Citizenship Corner: Saul Anaya
For most of his life, Saul Anaya, 20, has called San Antonio, Texas home. His father, Jose Luis, was the first to arrive in the Lone Star State from Guanajuato, Mexico and went on to sponsor his wife and 5 children, including Saul, to join him in the U.S.
“We didn’t have any friends or family here. We knew no one. My dad worked to maintain us. He fought for us to stay together – all in one place,” said Saul.
(Saul Anaya taking the oath of allegiance to become a naturalized citizen. Photo provided by: Mercedes Lopez)
Saul enjoyed a normal childhood. He became a legal permanent resident and learned to speak English at school.
Life for the Anayas took an unexpected turn after a routine nightly bath. Saul’s mother noticed red spots on Saul’s skin and his lack of energy. Concerned, Saul’s mother took him to the emergency room and was later diagnosed with Leukemia. Saul was only 7.
His treatment included several rounds of chemotherapy and IV medications. Unable to qualify for emergency Medicaid and other forms of financial assistance because of his non-citizenship status, Saul’s medical bills began piling up, reaching $50,000.
“I knew it was a lot of money. At one point, I wanted to stop treatment and not cause any burden. I felt hopeless,” said Saul.
Mercedes Lopez, a translator at UT Health Science Center in San Antonio, has worked with immigrant families who are ineligible for certain medical benefits and supplemental assistance because of their citizenship status. “[In the health insurance marketplace] many patients base their choice on cost instead of their wellbeing,” said Mercedes.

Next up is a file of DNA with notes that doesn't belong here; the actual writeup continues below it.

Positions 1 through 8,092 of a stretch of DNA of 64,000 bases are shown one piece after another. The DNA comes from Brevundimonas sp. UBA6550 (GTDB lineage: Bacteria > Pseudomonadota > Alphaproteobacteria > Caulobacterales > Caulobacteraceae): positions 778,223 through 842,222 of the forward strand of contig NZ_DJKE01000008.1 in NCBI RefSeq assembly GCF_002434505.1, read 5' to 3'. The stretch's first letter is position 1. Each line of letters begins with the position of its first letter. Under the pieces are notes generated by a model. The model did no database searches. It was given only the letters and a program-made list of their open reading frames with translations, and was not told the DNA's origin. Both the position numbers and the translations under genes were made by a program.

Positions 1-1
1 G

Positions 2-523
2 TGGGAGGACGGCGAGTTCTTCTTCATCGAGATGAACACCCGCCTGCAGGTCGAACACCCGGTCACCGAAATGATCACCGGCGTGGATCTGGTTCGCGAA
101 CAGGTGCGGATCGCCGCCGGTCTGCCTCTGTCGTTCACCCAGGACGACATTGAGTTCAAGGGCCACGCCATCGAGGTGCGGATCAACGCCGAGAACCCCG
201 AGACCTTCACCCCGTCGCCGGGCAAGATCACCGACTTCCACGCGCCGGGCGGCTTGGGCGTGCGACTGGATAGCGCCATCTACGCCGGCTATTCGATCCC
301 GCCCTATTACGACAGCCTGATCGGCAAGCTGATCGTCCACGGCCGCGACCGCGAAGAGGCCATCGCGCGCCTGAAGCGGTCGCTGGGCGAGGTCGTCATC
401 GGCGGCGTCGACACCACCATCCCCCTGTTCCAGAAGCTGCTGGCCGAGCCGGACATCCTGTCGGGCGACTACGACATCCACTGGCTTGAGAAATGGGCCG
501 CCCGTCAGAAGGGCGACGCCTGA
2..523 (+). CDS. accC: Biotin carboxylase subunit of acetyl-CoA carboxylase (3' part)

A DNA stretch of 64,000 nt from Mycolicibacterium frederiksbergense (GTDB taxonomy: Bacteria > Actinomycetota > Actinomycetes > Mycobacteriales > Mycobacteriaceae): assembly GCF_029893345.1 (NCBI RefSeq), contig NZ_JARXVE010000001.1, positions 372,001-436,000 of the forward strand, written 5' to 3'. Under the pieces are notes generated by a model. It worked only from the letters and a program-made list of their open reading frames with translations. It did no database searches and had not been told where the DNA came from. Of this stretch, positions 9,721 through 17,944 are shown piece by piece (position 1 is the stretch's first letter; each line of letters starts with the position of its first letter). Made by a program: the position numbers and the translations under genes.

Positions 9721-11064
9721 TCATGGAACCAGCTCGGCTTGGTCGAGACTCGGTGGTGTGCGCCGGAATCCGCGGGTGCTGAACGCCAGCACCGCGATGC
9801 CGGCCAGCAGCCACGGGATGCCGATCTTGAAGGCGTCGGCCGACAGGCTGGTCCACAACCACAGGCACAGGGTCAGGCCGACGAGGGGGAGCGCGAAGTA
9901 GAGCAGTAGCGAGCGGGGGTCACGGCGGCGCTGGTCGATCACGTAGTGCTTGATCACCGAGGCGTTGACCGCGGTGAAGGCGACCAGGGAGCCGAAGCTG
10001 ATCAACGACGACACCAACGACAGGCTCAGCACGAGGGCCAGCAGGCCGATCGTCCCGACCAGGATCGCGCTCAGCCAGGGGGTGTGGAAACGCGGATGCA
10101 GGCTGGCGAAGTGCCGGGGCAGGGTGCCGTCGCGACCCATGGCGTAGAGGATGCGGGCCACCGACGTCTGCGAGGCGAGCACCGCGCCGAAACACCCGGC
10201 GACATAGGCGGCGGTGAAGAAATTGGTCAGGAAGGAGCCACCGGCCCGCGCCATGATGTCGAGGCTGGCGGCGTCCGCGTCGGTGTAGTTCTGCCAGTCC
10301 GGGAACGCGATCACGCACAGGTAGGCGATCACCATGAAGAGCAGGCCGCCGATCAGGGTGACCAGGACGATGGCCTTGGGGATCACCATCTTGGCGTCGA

Fortunately, Saul was eligible for U.S. citizenship. With the help of NALEO Educational Fund, Saul completed his N-400 citizenship application and had his case expedited with USCIS. Within one week Saul was fingerprinted, interviewed by a USCIS officer and sworn in as a new American on October 13, 2015 at a private ceremony surrounded by his family and UT Health Science Center staff.
The next day Saul was on his way to Dallas, Texas for a new cell training treatment to target his Leukemia which he now qualified for as a U.S. citizen.
With citizenship, Saul feels he has a new lease on life, “Citizenship means more rights, benefits and help for things like treatment and living a healthy life in the United States.”
Saul continued, “I am grateful to NALEO [Educational Fund]. Without their special help, I would not want to continue with treatment. But now with citizenship, I will continue the fight.”
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